Reaching parents is a major frustration for many teachers; most parents work and can’t be readily contacted at their place of employment. Or in some cases, a telephone doesn’t even exist in the home. We can’t make a phone appear out of thin air, but here are a few suggestions for tracking down the elusive parent.
Make sure your contact info is up-to-date: Use an open house as an opportunity to verify the office’s student profile numbers against what a parent might give you directly, then keep that information in a notebook where you can access it easily.
Stretch the telephone boundaries: In some offices, email may get to your parent quicker than a phone message.
SMS (Short Message Service) can also be a good option for reaching busy parents that always tote a cell phone. When collecting cell phone numbers, ask if it’s okay to send an SMS. Most carriers charge a per-SMS fee unless you subscribe to a monthly plan, so you want to make sure that the parent won’t pay extra for receiving your message. Also, let them know up front that there are some guidelines, such as, you’ll only use SMS during school hours. Finally, communicate clearly and concisely: if Mom is in a business meeting and gets the message that “Tommy got hurt on the playground,” she may panic unnecessarily if the real message is that “Tommy scraped his knee – he’s ok and is getting a bandage from the nurse. No need to call.”
Share your own contact info: Provide an email address that you use only for parents and check regularly. If you use a service like Google’s Gmail, you can have those emails automatically forwarded to another email account of your choosing. This keeps work and personal separate.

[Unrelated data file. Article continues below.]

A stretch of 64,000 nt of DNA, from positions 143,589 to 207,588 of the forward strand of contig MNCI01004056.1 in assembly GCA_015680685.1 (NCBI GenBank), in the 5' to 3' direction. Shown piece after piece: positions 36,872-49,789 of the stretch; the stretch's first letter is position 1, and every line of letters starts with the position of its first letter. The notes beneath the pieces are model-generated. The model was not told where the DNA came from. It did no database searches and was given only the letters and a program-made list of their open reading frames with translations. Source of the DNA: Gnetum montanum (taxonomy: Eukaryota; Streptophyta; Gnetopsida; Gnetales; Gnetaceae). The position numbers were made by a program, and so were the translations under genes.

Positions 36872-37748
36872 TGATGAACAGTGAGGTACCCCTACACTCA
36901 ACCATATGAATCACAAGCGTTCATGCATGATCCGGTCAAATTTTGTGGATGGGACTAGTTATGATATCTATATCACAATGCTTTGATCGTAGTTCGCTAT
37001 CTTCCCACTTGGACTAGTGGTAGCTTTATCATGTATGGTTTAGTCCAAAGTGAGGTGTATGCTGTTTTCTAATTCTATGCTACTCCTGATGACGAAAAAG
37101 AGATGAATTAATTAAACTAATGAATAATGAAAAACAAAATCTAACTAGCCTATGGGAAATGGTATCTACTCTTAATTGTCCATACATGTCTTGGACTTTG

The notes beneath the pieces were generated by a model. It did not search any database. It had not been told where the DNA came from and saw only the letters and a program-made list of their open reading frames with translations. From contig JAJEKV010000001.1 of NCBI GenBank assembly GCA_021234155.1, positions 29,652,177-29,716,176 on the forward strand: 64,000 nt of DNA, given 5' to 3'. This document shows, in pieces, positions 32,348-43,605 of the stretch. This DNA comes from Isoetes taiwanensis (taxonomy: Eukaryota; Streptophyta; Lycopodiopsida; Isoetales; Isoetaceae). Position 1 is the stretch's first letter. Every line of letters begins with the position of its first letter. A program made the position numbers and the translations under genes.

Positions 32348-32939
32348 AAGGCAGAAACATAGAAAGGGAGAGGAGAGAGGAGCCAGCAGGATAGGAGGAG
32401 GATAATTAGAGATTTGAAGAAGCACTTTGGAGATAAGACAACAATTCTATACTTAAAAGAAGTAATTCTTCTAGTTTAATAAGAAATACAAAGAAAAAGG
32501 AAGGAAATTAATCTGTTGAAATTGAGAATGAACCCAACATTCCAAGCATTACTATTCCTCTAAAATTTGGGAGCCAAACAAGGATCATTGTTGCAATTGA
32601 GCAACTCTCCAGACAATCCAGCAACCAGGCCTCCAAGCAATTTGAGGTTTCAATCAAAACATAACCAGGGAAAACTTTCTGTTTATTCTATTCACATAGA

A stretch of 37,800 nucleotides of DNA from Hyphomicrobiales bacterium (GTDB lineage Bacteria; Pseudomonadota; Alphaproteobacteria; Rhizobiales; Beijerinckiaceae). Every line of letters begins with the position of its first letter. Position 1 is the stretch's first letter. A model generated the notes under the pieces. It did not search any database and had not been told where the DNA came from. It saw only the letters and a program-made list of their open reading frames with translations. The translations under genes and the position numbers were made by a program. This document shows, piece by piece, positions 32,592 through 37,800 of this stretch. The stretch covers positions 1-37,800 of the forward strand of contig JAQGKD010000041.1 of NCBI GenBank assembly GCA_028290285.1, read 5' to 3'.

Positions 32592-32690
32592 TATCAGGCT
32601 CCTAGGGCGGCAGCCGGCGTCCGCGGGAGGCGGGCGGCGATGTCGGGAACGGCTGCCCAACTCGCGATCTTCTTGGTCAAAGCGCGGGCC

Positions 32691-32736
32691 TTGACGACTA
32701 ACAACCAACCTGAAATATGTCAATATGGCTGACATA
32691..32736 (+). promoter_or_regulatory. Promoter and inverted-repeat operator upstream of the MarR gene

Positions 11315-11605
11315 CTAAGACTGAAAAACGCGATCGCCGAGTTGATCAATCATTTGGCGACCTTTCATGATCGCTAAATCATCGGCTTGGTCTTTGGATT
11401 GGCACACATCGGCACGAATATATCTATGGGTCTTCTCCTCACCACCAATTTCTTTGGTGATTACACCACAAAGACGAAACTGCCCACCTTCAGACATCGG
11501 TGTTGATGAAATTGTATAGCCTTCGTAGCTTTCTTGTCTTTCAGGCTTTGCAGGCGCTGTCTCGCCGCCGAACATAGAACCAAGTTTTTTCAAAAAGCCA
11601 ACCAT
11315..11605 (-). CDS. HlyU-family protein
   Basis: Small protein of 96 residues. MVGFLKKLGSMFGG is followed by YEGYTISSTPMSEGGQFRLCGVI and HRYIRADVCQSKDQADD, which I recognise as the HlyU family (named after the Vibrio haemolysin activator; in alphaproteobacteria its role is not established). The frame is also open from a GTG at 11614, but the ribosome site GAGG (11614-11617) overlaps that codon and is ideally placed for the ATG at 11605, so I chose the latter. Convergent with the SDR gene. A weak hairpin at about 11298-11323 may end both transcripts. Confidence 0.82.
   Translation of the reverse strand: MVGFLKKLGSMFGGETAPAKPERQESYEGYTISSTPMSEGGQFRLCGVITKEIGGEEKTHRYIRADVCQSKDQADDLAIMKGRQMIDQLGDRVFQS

Don’t abuse the system: Let your parents know you only will call them at work if it’s serious.
Have a back-up plan: Make sure you have alternate numbers of other family or friends if your first contact fails.
Know how to play phone tag: Okay, we hate answering machines, but no matter how you slice it, they can be efficient methods of contact if you play by the rules:
1. Speak slowly and distinctly. A hurried message may indicate your urgency, but if it gets garbled you’re wasting your time.
2. Spell your name and leave a number at the beginning of your message so they know exactly who they are to call.
3. Leave a message, but keep it to 45 seconds or less if possible.
4. Be specific about what you want them to do.
5. Tell them if you have specific times when you can be reached.
6. Speak your number again slowly at the end of the message so they don’t have to rewind to get it.
7. Leave instructions in your office if the call is returned but you are unavailable to take it.